How to cook a turkey: The ultimate step-by-step guide

Learn how to cook a turkey and prepare it for Christmas dinner or Thanksgiving meal....

How to cook a turkey illustrated by a person preparing a turkey for Christmas or thanksgiving
(Image credit: Getty)

Wondering how to cook a turkey for a Christmas dinner or Thanksgiving meal? Our step-by-step guide will help you achieve the perfect roast turkey every time.

Whether you’ve cooked a turkey before or this is your first time, the most important thing when it comes to cooking a turkey is to buy the best turkey that you can afford. These days, that doesn't necessarily mean paying the highest price. Some of the most affordable turkeys from well-known supermarket brands also happen to be of fantastic quality too.

Slower growing breeds such as bronze turkeys will have a more developed flavour and firmer texture - so keep an eye out for these, however, be aware they may come at a higher price.

"Other than choosing the right, quality bird, you also need to make sure you prepare the turkey and cook it in the best possible way," says food writer, Samuel Goldsmith

That also means ensuring you rest the turkey for long enough and know how to carve a turkey. The main thing though is ensuring you cook it for long enough.

"You'll want to ensure moist meat and that the turkey is cooked the whole way through," advises Samuel. "There is nothing worse than uncooked turkey when it comes to serving on the big day."

How to cook a turkey

These days, if you've purchased your turkey from the supermarket, it will most likely be prepared for you. However, that's not always the case and many people like to support local farms or producers, so here are our top tips for preparing a turkey before cooking.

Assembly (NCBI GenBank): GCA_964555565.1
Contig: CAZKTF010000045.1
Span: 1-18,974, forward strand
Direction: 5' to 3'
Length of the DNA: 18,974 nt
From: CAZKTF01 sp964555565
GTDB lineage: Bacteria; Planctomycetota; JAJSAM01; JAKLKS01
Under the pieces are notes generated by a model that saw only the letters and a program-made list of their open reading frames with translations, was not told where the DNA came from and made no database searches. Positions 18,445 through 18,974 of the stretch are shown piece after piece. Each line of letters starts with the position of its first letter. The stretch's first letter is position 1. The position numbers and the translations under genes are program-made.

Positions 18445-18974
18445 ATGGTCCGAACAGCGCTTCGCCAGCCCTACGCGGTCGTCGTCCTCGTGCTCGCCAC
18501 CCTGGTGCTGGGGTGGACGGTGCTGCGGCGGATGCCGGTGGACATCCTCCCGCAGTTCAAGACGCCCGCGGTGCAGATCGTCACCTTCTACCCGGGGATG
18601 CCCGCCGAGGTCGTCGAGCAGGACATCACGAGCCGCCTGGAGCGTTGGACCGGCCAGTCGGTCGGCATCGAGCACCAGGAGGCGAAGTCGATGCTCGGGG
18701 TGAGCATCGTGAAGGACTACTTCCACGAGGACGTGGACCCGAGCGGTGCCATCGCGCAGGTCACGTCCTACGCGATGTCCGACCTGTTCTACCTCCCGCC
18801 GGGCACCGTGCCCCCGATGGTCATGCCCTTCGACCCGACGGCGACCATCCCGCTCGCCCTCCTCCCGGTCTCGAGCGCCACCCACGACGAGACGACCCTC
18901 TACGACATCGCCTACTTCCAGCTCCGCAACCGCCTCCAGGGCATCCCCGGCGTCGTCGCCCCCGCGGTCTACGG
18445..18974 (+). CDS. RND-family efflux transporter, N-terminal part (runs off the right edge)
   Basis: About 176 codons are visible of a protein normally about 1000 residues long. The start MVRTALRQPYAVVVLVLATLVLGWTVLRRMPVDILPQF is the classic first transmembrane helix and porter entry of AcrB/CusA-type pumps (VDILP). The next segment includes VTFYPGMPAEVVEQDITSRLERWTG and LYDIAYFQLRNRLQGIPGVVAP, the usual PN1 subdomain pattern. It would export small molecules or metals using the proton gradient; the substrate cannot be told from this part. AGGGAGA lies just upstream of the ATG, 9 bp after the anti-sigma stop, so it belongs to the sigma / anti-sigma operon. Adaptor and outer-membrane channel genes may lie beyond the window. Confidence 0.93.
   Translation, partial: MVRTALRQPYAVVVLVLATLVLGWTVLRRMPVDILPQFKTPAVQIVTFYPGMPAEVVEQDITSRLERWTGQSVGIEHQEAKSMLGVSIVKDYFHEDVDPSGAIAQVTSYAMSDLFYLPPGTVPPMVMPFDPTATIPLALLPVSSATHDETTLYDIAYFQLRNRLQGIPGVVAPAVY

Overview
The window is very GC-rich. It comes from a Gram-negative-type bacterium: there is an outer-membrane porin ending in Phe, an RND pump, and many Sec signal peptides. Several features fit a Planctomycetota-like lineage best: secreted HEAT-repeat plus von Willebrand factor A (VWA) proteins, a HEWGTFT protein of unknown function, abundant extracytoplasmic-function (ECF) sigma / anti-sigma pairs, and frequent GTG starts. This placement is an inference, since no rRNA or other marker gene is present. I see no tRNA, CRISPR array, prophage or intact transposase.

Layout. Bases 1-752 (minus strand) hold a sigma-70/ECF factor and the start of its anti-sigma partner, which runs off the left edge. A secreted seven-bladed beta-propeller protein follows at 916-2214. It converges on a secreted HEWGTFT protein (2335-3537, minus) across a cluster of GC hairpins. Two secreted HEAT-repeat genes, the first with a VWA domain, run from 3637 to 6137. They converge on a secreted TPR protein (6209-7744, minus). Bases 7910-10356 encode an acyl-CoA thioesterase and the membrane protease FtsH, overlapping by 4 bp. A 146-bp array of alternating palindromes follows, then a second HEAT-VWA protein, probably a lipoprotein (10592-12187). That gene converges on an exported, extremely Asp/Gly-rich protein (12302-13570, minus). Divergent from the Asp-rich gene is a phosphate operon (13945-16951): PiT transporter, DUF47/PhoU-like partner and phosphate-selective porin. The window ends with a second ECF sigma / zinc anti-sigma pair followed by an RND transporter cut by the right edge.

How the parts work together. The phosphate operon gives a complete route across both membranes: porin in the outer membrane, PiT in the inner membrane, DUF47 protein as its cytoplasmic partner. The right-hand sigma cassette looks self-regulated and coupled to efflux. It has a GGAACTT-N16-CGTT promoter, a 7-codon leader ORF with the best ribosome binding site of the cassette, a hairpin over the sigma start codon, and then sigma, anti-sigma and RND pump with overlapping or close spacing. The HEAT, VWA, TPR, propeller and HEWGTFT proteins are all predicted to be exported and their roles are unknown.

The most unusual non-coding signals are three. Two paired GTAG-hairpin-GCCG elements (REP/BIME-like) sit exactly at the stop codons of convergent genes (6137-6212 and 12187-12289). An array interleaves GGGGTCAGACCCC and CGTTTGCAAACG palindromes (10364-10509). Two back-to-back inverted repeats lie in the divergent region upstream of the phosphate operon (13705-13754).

If you're looking for flavour inspiration we'd recommend Gordon Ramsay's lemon, parsley and garlic turkey recipe - it's one of our most popular turkey recipes.

For smaller families, you may want to follow our steps on how to cook a turkey crown.

To cook a turkey you will need:

  • 5-6kg turkey, thawed if frozen and any giblets removed
  • 1/2 lemon
  • ½ onion, cut in half
  • A few sprigs of fresh sage, parsley, and rosemary plus extra to garnish
  • 75g butter, softened

For the herb stuffing:

  • 1 onion, chopped
  • 50g butter
  • 100g fresh white breadcrumbs
  • 3tbsp chopped fresh mixed herbs such as rosemary (leaves only), parsley, and sage
  • Finely grated zest 1/2 lemon
  • 1 egg

How to cook a turkey illustrated by a person stuffing a turkey

(Image credit: TI Media Limited)

How to cook a turkey: Step 1

Preheat the oven to 190C/375F/Fan 170C/Gas Mark 5. Make the stuffing by frying the onion in the butter for 5 mins to soften. Remove from the heat and stir in the breadcrumbs, herbs, lemon zest, and egg. Mix well and season with salt and freshly ground pepper.

Place the turkey in a roasting tin or dish. If the legs are tied together remove the string and open them out. Place the lemon, onion, and herbs into the body cavity but don’t pack them too tightly.

"To ensure the turkey cooks evenly, remove any strings or bands that tie the legs together. This allows the heat to flow much more freely into the turkey cavity," says Samuel .

"This is also why the cavity of the turkey should never be packed with stuffing, there is a danger that the temperature reached inside the bird won’t be hot enough to kill off any bacteria."

Person pushing the stuffing under the skin is one of the steps in how to cook a turkey

How to cook a turkey: Step 2

Lift the flap of skin covering the neck cavity and spoon the stuffing under the skin. Smooth the skin back over the stuffing and tuck underneath the turkey. 

Any remaining stuffing can be spooned into a dish, dotted with a little butter, and baked for 30 mins. Alternatively, you can roll them into balls and bake them.

Person dotting the turkey with butter illustrating How to cook a turkey

(Image credit: TI Media Limited)

How to cook a turkey: Step 3

Break the softened butter into pieces and dot over the turkey. Season with plenty of salt and freshly ground pepper.

Turkey covered with foil illustrating how to cook a turkey

(Image credit: TI Media Limited)

How to cook a turkey: Step 4

Loosely cover the turkey with a large sheet of foil and scrunch it around the sides of the tin to seal. This will help to keep the steam inside the foil as it cooks, keeping the turkey moist.